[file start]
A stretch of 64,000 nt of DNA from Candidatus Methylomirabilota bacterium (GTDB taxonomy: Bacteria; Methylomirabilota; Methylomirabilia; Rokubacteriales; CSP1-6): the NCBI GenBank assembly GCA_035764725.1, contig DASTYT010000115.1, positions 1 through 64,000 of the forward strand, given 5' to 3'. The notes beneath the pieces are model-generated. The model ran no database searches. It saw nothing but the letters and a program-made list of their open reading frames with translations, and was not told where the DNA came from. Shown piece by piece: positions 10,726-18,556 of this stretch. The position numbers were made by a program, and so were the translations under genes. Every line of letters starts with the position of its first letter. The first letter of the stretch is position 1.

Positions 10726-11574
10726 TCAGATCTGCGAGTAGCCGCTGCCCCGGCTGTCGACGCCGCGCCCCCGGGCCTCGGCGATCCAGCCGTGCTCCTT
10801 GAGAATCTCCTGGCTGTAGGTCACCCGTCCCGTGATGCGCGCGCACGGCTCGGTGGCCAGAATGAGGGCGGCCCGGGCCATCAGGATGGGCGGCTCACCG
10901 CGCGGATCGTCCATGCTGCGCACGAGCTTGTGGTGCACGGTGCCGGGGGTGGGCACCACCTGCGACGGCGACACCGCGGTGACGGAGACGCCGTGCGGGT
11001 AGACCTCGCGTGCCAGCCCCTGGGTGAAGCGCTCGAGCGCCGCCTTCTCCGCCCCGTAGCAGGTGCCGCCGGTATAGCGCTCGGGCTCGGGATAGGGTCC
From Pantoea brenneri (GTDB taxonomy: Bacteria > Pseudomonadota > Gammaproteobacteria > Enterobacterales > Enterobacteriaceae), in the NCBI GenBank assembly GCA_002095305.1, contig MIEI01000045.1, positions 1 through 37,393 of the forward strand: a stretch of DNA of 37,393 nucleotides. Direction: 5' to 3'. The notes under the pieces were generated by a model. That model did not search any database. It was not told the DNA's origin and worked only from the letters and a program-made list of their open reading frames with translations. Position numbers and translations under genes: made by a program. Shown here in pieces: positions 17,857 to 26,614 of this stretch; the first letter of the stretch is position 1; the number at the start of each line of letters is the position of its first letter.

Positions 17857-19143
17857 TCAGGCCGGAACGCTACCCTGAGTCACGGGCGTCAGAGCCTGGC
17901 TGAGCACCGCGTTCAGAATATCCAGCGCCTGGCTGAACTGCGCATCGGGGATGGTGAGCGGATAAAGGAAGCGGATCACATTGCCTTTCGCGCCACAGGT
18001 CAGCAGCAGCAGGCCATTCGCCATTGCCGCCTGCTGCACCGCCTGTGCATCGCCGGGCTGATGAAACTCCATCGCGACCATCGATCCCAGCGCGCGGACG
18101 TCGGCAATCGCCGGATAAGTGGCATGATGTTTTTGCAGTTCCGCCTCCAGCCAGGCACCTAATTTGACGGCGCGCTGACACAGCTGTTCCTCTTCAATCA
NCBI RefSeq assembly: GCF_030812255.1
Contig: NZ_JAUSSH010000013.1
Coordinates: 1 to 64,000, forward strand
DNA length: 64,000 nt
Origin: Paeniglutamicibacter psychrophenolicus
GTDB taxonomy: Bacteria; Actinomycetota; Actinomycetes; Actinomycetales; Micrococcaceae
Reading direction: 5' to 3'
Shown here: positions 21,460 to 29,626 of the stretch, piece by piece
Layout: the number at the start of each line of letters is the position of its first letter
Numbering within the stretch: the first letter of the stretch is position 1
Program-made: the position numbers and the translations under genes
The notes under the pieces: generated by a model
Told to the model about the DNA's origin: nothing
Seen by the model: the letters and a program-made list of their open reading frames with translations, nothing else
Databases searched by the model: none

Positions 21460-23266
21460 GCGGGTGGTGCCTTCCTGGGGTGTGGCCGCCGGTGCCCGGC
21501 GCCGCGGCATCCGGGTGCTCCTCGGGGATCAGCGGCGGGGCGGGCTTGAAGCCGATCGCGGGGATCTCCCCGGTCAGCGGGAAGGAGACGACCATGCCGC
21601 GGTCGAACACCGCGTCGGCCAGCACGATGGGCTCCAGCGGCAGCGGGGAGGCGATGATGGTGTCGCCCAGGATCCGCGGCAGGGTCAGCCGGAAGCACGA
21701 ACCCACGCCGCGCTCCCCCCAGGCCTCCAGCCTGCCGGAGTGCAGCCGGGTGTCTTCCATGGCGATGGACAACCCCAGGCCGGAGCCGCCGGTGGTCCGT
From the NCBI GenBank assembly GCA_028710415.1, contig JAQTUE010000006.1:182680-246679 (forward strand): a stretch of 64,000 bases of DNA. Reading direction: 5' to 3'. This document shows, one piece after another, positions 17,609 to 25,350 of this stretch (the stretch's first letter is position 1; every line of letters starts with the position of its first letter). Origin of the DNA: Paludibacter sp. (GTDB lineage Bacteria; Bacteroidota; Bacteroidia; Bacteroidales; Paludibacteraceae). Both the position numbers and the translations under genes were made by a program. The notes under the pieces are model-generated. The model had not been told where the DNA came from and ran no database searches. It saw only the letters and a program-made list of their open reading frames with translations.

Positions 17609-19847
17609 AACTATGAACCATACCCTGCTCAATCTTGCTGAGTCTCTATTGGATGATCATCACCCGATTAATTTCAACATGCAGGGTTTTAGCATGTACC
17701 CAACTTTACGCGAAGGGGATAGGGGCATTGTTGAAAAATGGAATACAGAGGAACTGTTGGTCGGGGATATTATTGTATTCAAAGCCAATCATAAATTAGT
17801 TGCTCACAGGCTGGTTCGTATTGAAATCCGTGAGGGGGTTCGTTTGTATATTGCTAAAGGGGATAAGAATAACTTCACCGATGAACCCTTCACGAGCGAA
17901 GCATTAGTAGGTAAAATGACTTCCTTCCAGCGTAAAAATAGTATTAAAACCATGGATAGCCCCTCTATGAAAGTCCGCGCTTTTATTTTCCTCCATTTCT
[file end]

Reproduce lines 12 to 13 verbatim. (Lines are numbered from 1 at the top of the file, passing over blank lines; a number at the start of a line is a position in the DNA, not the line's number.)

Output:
18101 TCGGCAATCGCCGGATAAGTGGCATGATGTTTTTGCAGTTCCGCCTCCAGCCAGGCACCTAATTTGACGGCGCGCTGACACAGCTGTTCCTCTTCAATCA
NCBI RefSeq assembly: GCF_030812255.1